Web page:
Well not exactly. But U.S. Rep. Walt MInnick did repeat his call today for “tough love” for the auto industry as it seeks federal bailout.
By that he means they need to submit reorganization plans to a bankruptcy judge, rather than coming to Congress. Go inside to read more of his comments from an appearance down in Lewiston.
Aww dad, does that mean we can’t borrow the car, or that there will be no car to borrow?
Go inside the blog to read his official statement.
Lewiston, ID – Idaho Congressman Walt Minnick today decried plans by U.S. auto makers to seek billions more in “bailout” money from U.S. taxpayers.
“This is worse than throwing good money after bad – it would be throwing borrowed money after bad,” Minnick said. “The U.S. auto industry does not need funding to do what it should have done months ago, and what I suggested back in December. They need to go through a pre-packaged bankruptcy to restructure their companies for a new era and with new business models, and they need to do it in an organized way so as to have a minimum impact on our already-suffering economy. They have not yet proven that they are willing to change, and they should not receive one nickel of taxpayer dollars until we know the taxpayers will get some of that money back.”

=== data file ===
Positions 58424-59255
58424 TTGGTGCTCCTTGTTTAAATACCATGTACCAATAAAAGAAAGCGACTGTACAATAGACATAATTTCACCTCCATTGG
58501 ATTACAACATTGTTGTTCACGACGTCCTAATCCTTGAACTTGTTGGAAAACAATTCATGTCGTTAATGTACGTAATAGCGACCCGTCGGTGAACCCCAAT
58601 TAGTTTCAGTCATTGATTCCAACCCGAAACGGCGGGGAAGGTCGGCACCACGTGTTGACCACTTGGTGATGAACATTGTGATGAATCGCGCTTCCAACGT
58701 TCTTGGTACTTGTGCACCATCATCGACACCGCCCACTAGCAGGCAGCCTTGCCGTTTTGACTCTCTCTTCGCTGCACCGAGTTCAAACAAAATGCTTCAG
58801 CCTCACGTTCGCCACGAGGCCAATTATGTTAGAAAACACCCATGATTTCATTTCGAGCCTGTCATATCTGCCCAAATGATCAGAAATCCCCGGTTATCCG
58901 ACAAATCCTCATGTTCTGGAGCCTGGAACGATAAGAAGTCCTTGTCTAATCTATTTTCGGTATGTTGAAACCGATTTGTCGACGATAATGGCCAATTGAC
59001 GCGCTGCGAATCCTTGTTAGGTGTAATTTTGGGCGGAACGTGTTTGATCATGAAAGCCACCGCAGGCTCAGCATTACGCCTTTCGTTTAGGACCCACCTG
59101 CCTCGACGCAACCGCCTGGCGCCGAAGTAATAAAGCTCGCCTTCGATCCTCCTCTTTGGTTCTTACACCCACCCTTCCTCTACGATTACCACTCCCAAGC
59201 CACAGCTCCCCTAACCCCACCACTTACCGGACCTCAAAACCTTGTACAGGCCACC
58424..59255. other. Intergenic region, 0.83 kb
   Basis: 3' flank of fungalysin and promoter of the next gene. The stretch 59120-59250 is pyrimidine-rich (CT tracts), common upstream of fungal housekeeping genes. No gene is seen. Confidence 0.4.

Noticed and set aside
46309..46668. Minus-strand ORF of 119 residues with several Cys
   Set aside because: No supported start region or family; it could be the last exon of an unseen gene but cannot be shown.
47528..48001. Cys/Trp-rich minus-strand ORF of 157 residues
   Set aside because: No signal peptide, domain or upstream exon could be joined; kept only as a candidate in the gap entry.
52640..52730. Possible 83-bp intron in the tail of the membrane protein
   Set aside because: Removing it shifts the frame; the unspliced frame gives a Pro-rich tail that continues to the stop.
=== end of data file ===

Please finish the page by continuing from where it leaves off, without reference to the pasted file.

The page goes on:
Minnick also said that companies demanding federal money are tone-deaf to the realities facing many Americans. He spoke out today from Lewiston, Idaho, a town in the state’s central region, which has been hit hard by the recessions. Many communities in the region have had double-digit unemployment rates since last year.
“Idaho communities aren’t served by the federal government propping up bloated, failing companies,” Minnick said. “These auto companies must do the responsible thing by restructuring their organizations and turning over their plans to effective managers who can keep people working while producing new, efficient automobiles.”
In an editorial published late last year, Minnick called for “tough love” to force the U.S. auto industry to change its ways. Minnick’s plan would have utilized impartial and experienced bankruptcy judges to approve each company’s reorganization plan after weighing objections and suggestions of those affected. The plans would force each company to scour the world for the best new management, and then force each company to restructure its balance sheet.
“Bailouts to prop up bloated, inefficient big companies are what other countries do,” Minnick wrote in the editorial. “It’s what caused socialist systems to fail. We must do better.”